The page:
This is the InWin Z-Tower RTX 2080 SUPER build, a custom-cooled powerhouse featuring high-end gaming hardware from Intel and Nvidia, framed by the striking Z-Tower chassis from the PC case specialists at InWin.
We got a peek behind the scenes with PC builder Dwight Lackmann, to find out what it was like working with this unusual case.
As with any build, the first step is choosing the hardware.
The brain powering this build is the high-performance Intel® Core™ i9-9900K processor. This 8-core, 16-thread CPU was installed in a GIGABYTE Z390 AORUS Xtreme motherboard that features an integrated liquid cooling block for the CPU and motherboard PCH, providing easier integration into a custom cooling loop.
Here's the full spec list:
- CPU: Intel® Core™ i9-9900K processor
- GPU: GeForce RTX 2080 SUPER Founders Edition
- Chassis: InWin Z-Tower
- Motherboard: GIGABYTE Z390 AORUS XTREME
- Memory: G.SKILL Trident Z Royal Series 32GB DDR4 (4 x 8GB)
- Storage: Samsung 970 PRO NVMe*1 M.2 1TB
- PSU: CORSAIR HX850, with custom cables from MAINFrame
- Water Cooling: CORSAIR XD5 RGB + EKWB radiator, coolant, fittings, and tubing
The InWin Z-Tower case is certainly eye-catching and comes from a long line of experimental designs from InWin over the years. This open-air tower is fabricated using wood molds and aluminum, then polished with a CNC machine, resulting in a fascinating asymmetrical design. The designers at InWin say that they drew inspiration from the Taichi series sculptures at the Juming art museum in Taiwan.
The manufacturing process for the Z-Tower is as unique as the way it looks. According to designers at InWin, “The tooling process is challenging. For each panel, the molding only lasts for about 10 uses. Once it reaches its limitations, the molding is destroyed. This is one of the reasons the chassis is extremely limited.”
It might not be obvious at first glance, but this is a PC case first and foremost, and supports a wide variety of hardware. InWin said, “The Z-Tower can accommodate up to an E-ATX motherboard, and it will include a riser card. The maximum GPU length is 340mm with a 158mm width, and the case supports up to a 360mm radiator.”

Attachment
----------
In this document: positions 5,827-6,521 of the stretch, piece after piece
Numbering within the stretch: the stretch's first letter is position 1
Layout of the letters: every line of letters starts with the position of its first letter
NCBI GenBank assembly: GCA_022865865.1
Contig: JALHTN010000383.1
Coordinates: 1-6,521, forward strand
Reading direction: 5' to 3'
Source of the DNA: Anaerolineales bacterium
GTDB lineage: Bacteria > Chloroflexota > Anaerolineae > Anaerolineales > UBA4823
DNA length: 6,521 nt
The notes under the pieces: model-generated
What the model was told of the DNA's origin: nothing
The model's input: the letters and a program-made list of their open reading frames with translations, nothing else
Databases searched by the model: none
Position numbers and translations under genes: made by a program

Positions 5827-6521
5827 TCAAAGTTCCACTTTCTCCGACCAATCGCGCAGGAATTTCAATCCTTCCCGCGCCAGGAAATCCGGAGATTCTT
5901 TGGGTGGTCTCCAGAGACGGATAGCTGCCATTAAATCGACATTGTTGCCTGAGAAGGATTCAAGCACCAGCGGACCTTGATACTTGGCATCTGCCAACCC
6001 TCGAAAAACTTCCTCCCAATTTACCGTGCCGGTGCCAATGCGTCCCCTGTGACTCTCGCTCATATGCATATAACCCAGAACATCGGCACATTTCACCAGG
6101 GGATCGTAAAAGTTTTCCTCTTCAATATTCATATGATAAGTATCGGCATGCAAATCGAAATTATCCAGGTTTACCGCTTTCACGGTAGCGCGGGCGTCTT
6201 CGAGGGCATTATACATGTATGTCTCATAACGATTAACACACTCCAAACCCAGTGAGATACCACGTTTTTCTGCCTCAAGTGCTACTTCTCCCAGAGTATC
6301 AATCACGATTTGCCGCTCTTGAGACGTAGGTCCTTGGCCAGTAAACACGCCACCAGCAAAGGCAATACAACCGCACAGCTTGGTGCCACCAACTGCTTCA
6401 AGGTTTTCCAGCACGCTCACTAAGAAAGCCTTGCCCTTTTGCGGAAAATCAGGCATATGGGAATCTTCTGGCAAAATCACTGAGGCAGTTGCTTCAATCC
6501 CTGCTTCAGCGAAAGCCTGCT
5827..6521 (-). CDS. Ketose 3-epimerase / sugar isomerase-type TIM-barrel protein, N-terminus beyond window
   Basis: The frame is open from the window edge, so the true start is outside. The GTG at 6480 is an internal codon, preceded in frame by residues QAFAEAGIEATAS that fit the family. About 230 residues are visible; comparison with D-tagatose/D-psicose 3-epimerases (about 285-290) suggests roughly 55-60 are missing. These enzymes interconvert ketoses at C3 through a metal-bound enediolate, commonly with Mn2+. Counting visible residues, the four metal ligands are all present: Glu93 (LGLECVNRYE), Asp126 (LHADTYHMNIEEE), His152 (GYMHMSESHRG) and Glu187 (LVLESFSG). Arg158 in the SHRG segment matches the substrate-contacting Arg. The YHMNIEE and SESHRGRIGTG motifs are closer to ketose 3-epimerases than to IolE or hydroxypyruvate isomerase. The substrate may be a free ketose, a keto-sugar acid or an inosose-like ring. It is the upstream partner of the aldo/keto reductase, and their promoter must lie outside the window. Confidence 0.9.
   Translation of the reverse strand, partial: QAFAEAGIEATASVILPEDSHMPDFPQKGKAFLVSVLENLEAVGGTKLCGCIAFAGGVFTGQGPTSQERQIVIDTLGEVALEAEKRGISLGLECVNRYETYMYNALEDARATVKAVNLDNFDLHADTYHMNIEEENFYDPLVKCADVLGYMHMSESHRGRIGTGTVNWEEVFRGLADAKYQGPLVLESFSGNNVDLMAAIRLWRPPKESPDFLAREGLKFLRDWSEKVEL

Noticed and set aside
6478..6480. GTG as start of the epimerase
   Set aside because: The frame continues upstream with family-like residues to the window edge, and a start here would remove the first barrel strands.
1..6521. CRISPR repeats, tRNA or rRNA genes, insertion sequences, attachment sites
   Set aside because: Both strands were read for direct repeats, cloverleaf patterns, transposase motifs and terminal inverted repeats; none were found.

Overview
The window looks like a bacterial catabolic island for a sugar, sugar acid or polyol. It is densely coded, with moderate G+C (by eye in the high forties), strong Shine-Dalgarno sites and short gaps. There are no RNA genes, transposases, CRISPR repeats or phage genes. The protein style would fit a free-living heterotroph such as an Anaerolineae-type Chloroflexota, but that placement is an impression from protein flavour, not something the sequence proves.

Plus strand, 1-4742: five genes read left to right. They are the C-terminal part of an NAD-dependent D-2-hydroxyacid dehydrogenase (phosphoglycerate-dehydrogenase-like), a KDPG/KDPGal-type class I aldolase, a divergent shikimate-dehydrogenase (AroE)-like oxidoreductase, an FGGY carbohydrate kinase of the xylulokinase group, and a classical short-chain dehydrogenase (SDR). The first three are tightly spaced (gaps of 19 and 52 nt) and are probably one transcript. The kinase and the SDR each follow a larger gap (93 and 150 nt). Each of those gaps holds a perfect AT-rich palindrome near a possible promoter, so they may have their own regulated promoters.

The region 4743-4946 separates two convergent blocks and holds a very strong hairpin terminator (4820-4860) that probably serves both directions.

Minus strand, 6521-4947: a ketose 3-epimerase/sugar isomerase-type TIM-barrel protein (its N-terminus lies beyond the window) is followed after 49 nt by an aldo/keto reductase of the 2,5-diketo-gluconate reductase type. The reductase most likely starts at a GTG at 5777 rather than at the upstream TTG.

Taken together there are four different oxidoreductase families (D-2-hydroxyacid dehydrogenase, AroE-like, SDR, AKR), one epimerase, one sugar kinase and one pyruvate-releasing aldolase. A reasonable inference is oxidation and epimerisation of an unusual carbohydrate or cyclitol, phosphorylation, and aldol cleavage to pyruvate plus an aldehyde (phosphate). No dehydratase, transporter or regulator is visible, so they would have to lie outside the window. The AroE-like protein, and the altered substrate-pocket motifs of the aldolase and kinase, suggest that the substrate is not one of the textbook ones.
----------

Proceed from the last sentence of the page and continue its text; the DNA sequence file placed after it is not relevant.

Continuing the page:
The case in the video is #002, one of the first manufactured, and according to InWin, there are only a few remaining for sale.
So, what's it like working with the Z-Tower?
“The way InWin goes about making all these Signature cases is always interesting,” said Dwight Lackmann, who built the PC. “Especially with these open-air-style cases like the Z-Tower or the S-Frame. It forces you to think outside of the norm when it comes to placement of water-cooling parts.”
The best hardware configuration isn't always immediately obvious, especially when you're working with an unfamiliar case. Even the most thoughtful case manufacturers can't account for every configuration, which means the builder sometimes has to get creative with placement.
Lackmann encountered this issue and had to think on his feet during the build. “Inside the Z-Tower, I had a hard time finding a place for the pump/reservoir combo since the bolt patterns didn't match up with the hard drive cage, so I had to drill a new set of mounting holes in it to make it work.”
This is why planning ahead and having the right tools on hand is so important, especially when working with liquid cooling.
The aluminum frame of the InWin Z-Tower is a nice aesthetic match with the updated shroud of the Turing-powered Nvidia GeForce RTX 2080 SUPER GPU*, a Founders Edition card with all the features that come with the new architecture, including ray tracing capabilities and DLSS. Lackmann also added some color with green UV coolant from EKWB, and the silver RAM from G.SKILL helps complete the metallic aesthetic.
When asked if there was anything he wished he could have done differently, Lackmann replied, “I would have spent more time getting the cable lengths more precise, finding a better position for the UV LED strip, and I definitely would have gone with hardline tubing.”
A recurring challenge with working in any open-air case is cable management, especially in a case as open as the Z-Tower. This required careful consideration when the build was coming together.
“Dealing with cables in an open-air/open-back chassis is always difficult because you need to spend more time making it look good, since you'll be able to see it,” said Lackmann. “Adding more cable combs helps keep things nice and tidy in the back, like on the 24-pin (motherboard cable). I was able to hide a lot of the cables that come with the case behind the 24-pin, and have it still look nice and neat.”
Working with a modular power supply (a power supply that allows the builder to select the cables that are used) and custom cables can certainly help when it comes to cable management. This is part of the reason builders so often use modular power supplies, as they allow for the flexibility of choosing cables that are the perfect length and look for your build. Here, Dwight used cable combs and a silver and black custom cabling kit to match the aesthetics of the other hardware and to help keep the wiring properly organized.
One of a Kind
This build is packing some powerful gaming hardware, but the real draw here is the case that brings it all together.
We asked Dwight if he had any thoughts for anyone lucky enough to work with the InWin Z-Tower. “This is a heavy case,” he said. “Taking off the panels is really key to making your life easier. Also, since it is all aluminum, don't use power tools to put the screws back in for those panels. It's very easy to strip out the holes.”
It turns out that even when you're working with a one-of-a-kind chassis, a PC builder's best friend is still a screwdriver. Get the rest of our tips on building your own gaming PC here.